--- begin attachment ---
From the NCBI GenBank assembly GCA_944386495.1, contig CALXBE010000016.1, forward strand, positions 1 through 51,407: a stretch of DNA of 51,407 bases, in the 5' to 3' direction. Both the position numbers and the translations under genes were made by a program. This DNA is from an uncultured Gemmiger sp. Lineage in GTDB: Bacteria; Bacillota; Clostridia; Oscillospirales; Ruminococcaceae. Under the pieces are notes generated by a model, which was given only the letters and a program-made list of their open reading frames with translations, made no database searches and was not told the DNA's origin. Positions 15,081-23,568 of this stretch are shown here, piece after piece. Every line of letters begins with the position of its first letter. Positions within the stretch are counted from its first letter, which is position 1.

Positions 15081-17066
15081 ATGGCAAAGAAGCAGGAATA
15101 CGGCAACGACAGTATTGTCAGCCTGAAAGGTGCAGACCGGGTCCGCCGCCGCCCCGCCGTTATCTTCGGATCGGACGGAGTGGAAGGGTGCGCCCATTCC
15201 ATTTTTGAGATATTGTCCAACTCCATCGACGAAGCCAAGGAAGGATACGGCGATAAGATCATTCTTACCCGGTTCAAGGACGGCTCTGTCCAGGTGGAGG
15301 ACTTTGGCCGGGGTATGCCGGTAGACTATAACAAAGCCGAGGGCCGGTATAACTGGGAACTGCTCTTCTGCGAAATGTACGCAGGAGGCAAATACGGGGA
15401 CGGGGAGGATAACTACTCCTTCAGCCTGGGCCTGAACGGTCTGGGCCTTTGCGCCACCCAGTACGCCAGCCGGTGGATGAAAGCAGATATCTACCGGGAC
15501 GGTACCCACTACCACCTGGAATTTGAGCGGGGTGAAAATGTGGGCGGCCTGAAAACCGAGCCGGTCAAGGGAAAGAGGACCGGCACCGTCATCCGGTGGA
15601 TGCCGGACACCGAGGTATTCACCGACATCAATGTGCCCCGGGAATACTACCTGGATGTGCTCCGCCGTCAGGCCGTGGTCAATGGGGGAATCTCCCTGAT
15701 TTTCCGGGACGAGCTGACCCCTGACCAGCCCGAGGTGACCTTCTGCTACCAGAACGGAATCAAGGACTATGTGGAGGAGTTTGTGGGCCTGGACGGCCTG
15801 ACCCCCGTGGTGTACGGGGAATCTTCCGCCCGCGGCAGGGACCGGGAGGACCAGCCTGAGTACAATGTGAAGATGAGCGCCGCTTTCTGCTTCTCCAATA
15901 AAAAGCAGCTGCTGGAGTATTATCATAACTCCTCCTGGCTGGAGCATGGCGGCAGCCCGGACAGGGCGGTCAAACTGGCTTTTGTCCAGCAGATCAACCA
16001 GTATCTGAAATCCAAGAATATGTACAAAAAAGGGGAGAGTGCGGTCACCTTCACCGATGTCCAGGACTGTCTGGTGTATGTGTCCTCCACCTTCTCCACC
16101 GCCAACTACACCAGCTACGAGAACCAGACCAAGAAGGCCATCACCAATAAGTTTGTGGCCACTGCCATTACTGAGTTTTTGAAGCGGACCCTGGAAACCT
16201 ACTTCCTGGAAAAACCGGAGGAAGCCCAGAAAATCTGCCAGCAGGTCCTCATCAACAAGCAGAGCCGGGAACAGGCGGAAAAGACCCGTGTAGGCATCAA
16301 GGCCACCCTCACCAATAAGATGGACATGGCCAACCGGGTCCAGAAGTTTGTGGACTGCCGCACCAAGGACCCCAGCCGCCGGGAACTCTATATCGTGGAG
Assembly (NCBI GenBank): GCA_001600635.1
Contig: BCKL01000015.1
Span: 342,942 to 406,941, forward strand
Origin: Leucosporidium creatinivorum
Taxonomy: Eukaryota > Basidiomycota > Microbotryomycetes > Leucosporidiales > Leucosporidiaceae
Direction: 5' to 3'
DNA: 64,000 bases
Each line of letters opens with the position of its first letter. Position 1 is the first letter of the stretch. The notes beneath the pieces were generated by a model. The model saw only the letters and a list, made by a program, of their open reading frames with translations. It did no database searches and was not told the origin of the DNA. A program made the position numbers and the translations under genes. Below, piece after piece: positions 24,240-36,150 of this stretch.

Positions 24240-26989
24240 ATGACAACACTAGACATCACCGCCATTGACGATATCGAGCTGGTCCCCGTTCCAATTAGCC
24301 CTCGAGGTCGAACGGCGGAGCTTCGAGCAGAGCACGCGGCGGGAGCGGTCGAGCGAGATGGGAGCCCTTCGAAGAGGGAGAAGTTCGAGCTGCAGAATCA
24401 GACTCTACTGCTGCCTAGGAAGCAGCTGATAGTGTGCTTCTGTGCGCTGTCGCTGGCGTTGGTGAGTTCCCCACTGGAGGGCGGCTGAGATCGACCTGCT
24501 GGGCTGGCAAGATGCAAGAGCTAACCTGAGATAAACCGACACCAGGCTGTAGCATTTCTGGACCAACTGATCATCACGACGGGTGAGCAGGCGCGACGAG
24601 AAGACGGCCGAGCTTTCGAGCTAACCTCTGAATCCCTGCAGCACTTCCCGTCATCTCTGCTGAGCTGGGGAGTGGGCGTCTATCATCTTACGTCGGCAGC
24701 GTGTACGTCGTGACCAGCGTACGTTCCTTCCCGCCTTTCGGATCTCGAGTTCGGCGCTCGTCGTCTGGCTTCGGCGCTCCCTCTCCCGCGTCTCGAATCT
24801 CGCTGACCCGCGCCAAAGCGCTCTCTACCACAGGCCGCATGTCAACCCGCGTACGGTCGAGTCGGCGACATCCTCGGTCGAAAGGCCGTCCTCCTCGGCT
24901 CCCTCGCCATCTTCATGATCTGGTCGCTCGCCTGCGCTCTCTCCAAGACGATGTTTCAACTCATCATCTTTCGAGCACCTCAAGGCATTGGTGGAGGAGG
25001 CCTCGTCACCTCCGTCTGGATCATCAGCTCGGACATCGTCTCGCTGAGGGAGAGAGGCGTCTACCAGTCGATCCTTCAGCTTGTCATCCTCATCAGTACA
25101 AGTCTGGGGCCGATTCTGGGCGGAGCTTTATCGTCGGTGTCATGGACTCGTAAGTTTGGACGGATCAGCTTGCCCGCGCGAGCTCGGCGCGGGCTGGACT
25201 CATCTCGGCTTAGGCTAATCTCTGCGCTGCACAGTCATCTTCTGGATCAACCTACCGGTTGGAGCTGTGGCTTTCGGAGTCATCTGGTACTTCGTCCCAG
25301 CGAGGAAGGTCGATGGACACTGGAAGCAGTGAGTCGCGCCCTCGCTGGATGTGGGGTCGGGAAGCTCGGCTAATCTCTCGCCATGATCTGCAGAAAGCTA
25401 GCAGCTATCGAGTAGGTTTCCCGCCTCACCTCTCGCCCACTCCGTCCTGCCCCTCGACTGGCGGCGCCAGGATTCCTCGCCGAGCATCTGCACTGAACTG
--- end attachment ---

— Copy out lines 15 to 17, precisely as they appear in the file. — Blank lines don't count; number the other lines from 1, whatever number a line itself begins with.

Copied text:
16201 ACTTCCTGGAAAAACCGGAGGAAGCCCAGAAAATCTGCCAGCAGGTCCTCATCAACAAGCAGAGCCGGGAACAGGCGGAAAAGACCCGTGTAGGCATCAA
16301 GGCCACCCTCACCAATAAGATGGACATGGCCAACCGGGTCCAGAAGTTTGTGGACTGCCGCACCAAGGACCCCAGCCGCCGGGAACTCTATATCGTGGAG
Assembly (NCBI GenBank): GCA_001600635.1